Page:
Google welcomed a global audience of virtual attendees to its Google Cloud Next ‘22 conference in October 2022 and managed the impossible. It delivered a concise message of openness and interoperability across its AI, data, and analytics portfolio, despite announcing more than 123 new Google Cloud Platform (GCP) capabilities. Key announcements that caught our attention centered on integrating external data sources, embracing unstructured data, and unifying analytics tools.
Turning maps into territories
Regardless of physical location, whether in person or digitally, major technology trade shows all suffer from the same drawback: noise. Unfortunately, companies, especially those with sizable portfolios, generate a lot of noise during these conferences as they fast-forward through announcement after announcement, calling out attractions as though they were a series of distant mountaintops separated by an impenetrable fog obscuring the full landscape below. This leaves attendees with two less-than-appealing choices: focus on a handful of product areas, ignore the rest, or do their best to see and understand what’s between those mountaintops. Regardless, this makes it hard for enterprise buyers to truly feel where the company is heading, let alone where the company stands on larger issues.
True to its history and this market-wide “norm,” Google did indeed take to the stage for its still virtual Google Cloud Next ‘22 conference and blitz through a tremendous amount of material, announcing more than 123 new GCP capabilities spanning its data cloud, AI and machine learning (ML), data and analytics, business intelligence (BI), databases, cloud security, and collaboration. And yet, with just one sentence, Google Cloud CEO Thomas Kurian, in his New York keynote address, swept away the fog to reveal the territory connecting its numerous announcements:
Google’s “vision for cloud computing is to simplify all of the technologies that organizations need, making it accessible by simplification to every organization around the world as software platforms that provide the foundation for your business to digitize and accelerate.”
This singular idea of simplification hits at the heart of most enterprise concerns – complexity. For enterprise IT practitioners seeking to exploit AI, data, and analytics, this specter of complexity feeds on the growing number of data silos, hybrid/multi-cloud deployments, database specialization, data fragmentation (disparate formats/models), as well as increasing pressure from the business to democratize data across the business and to do so in real-time. Keeping up with this constant influx of demands creates an ever-moving goalpost for IT practitioners, one they can never truly reach.
Such pressures are in great part reflected in enterprise buying priorities, which currently overemphasize spending on foundational issues such as integration compared with more forward-looking, greenfield investment opportunities such as data science platforms, tools, and services (see Figure 1).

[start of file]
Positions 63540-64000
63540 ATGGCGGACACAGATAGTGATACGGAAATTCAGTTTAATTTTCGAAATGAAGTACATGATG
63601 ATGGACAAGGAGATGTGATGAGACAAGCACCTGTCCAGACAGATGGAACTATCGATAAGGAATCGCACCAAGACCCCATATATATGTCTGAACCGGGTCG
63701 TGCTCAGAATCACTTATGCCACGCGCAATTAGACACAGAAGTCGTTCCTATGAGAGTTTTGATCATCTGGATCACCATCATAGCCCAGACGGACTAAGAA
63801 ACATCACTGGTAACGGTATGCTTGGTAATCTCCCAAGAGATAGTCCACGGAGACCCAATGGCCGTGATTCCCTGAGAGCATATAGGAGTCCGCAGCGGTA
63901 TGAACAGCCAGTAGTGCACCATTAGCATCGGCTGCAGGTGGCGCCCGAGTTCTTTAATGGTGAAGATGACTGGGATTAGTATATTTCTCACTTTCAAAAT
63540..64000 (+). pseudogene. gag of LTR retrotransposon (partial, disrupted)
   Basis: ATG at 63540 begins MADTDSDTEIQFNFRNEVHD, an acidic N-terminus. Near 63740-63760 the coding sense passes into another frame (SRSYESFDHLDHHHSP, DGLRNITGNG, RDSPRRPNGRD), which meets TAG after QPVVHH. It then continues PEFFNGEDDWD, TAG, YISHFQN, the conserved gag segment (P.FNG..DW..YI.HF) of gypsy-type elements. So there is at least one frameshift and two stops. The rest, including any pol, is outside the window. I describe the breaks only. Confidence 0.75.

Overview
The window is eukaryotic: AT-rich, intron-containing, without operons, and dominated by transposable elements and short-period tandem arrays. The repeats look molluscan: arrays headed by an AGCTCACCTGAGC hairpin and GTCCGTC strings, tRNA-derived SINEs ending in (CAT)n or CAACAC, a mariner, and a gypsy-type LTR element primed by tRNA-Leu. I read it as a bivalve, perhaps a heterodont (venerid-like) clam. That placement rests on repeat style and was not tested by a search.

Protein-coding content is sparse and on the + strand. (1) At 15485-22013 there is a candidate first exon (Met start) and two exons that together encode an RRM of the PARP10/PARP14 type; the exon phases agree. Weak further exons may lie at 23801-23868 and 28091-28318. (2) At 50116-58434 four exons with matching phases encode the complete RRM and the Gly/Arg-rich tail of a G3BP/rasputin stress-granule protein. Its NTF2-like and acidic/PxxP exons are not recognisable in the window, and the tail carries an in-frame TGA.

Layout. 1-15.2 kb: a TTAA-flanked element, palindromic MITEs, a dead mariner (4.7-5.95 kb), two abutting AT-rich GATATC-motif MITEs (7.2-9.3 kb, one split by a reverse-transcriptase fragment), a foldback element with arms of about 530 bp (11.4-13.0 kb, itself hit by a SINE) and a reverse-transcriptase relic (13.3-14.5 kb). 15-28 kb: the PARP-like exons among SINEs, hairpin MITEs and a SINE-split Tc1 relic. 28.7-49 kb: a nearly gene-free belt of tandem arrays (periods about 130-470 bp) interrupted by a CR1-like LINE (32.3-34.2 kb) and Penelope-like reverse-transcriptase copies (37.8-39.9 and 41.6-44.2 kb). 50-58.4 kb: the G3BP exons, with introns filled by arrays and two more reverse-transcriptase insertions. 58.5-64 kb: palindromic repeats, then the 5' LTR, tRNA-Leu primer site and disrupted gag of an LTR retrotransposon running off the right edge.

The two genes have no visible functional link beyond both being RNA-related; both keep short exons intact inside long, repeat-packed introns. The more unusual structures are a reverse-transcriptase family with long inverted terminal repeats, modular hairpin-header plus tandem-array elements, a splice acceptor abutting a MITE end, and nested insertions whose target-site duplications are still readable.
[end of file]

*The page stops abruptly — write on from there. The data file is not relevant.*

Figure 1: Supportive vs. innovative investments
More frustrating, investments in forward-looking technologies such as AI and ML tend to introduce further data integration, transformation, and processing complexities, which increases the need to reallocate resources toward those issues. Unfortunately, within data science, this often results in data scientists and ML engineers spending more time on finding, provisioning, and validating data. This leaves fewer resources for them to tackle more impactful endeavors such as working with the business or building, training, and testing ML models.
How can enterprises combat this situation? Simply put, companies investing in AI, data, and analytics can greatly reduce technical debt across all three technology concerns by adopting open and integrated solutions. As but one example, instead of investing in a closed database platform that only speaks one query language and one file format, companies should look for database solutions capable of supporting many data formats, disparate data models, third-party APIs, and third-party software itself.
Google appears keenly aware of this challenge and the necessity of delivering AI, data, and analytics software that is both open and integrated. During the entirety of Google Cloud Next ‘22 and across keynote, product announcements, and hands-on sessions alike, Google consistently drove this idea home. This view was particularly evident in the company’s continued efforts to integrate and extend the reach of its data and analytics portfolio.
Opening up and extending BigQuery and BigLake
While most major technology companies will endeavor to emphasize new products during their annual conferences, Google instead focused on the two primary means of lowering technical debt – integration and openness.
To begin, Google announced a new capability for BigQuery that will open up the database considerably, helping users work directly and seamlessly with structured, semi-structured, streaming, and unstructured data. For example, Google announced Datastream for BigQuery (in preview), which lets users easily replicate data from external, operational data sources such as PostgreSQL, MySQL, Oracle, and AlloyDB. This uses an auto-scaling architecture to facilitate extract, load, and transform (ETL) data pipeline workflows without impacting analytical query performance.
Next up and making for a very welcome addition is the general availability of search indexing and search functions within BigQuery. This allows data practitioners to use standard SQL to find specific textual information stored in either unstructured text or semi-structured data. In so doing, Google enables users to avoid the cost of time and resources in exporting textual data to a separate search engine like Google Cloud Search. It also brings Google into alignment with many of its rivals that are actively moving search engines into analytical databases, as with Microsoft SQL Server or Apache Spark and Elasticsearch.